ET spoke with the lead star about the emotional Part 2 ending.
The 30-year-old actress beautifully portrays the late Queen of Tejano music on Selena: The Series, with the emotional Part 2 now streaming on Netflix. As fans know, Selena was 23 when she was shot and killed on March 31, 1995, by Yolanda Saldívar, a friend and former manager of her Selena Etc. boutiques. The actress admits that she "blacked out" while filming the heartbreaking moment.
"I don't think anyone really focused on that last episode or those last scenes. The filming process was so much about her life and how joyful she was and how wonderful she was, that we forgot that at the end we were going to have to film this very sad moment," Serratos tells ET's Deidre Behar. "So I blacked out. But on the day, it really hit me."
"And it didn't hit me until I was sitting in the car and I realized that I was wearing the same clothes. I was wearing the same everything," she recalls. "And I was like, 'Oh, man, I'm playing my idol. And I'm walking in the same steps she did before this terrible moment.' And that was awful. I was like, I don't want to do this again. I don't want to do this ever again. This is terrible, this sucks. And it is what it is."
The actress adds that she believes the cast and crew recreated the moment "in a very beautiful way." "It wasn't about the terrible moment. It was about how tragedy can affect the people around you," she notes. "I think that's more compelling. I think it's more impactful to see what happened to her family rather than to show what happened to her in that moment."
While her journey as Selena has come to an end, Serratos reveals that she's only watched back one scene from her experience on Selena: The Series and she couldn't be prouder of the moment.
"I don't watch things that I do, so I didn't watch the first season in its completion. And I didn't want to watch the second part, but I watched the Astrodome," she shares. "And I just think it's something really special that I haven't seen done before. And I just think everyone did a really good job. Hell, I think I did a good job! So I'm happy for people to see it."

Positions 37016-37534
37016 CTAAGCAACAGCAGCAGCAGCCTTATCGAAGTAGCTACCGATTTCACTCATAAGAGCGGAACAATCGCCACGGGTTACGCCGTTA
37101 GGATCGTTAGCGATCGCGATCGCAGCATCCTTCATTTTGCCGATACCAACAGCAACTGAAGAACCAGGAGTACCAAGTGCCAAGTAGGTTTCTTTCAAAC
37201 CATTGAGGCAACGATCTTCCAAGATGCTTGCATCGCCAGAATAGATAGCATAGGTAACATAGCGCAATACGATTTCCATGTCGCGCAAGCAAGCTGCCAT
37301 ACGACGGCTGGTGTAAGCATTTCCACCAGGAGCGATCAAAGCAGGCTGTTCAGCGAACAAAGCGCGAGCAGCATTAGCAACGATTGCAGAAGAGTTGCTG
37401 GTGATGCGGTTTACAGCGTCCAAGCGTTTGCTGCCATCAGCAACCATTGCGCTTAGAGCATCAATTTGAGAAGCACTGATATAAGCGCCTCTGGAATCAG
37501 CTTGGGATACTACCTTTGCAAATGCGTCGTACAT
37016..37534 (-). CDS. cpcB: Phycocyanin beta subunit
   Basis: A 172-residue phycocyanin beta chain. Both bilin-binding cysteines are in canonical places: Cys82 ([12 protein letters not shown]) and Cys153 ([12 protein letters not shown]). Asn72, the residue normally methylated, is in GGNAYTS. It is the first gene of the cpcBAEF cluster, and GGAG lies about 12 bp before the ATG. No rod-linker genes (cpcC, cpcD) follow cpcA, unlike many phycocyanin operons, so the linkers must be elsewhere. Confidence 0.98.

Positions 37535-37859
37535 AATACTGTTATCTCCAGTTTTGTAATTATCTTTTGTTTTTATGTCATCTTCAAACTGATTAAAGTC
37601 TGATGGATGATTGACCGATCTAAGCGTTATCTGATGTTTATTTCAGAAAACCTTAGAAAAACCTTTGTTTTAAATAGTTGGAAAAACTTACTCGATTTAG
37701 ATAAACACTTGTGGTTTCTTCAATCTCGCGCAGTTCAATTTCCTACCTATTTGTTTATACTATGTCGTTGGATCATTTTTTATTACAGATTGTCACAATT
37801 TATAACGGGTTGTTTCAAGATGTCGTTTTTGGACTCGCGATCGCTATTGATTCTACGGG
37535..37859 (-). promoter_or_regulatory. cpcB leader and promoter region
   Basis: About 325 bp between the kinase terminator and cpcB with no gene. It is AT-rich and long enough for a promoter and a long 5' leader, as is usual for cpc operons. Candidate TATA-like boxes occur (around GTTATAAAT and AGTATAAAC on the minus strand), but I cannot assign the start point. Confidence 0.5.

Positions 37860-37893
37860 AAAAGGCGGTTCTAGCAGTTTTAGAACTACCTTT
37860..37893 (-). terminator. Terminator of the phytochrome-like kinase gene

Serratos also sheds light on her process researching Selena to prepare for the role, and why she doesn't subscribe to the idea of doing side-by-side comparisons of real-life footage with scripted scenes.
"When you play somebody who has lived, somebody who's made an impact the way that Selena has, and just lately what we're doing with films and television that focus on a celebrity's life is people do side-by-sides," she explains. "That is now a term used in this industry, is, 'Ah, the side-by-side, the side-by-side.' For me, I don't like that. For me, I'm like, we shouldn't be worried about the side-by-side. We shouldn't be worried about people comparing. My focus was her and just being as honest as I could in my portrayal of her spirit."
Serratos admits, "I'm never going to be Selena. I'm never going to look identical to Selena. I'm never going to move [like her], no matter how many people help me and train me. I'm never going to move identically to her. Nobody will, nobody ever will. And because of that, I went, ‘Screw the side-by-side!’ We just need to focus on bringing her energy and her soul back and that spirit. But that is what happens. It comes with the territory. So I was like, 'Well, since we're here, and since we're in it, and since it's something that we're talking about, I have to try.' That's all I can do. And it'll never be perfect, but I'm happy with what we did."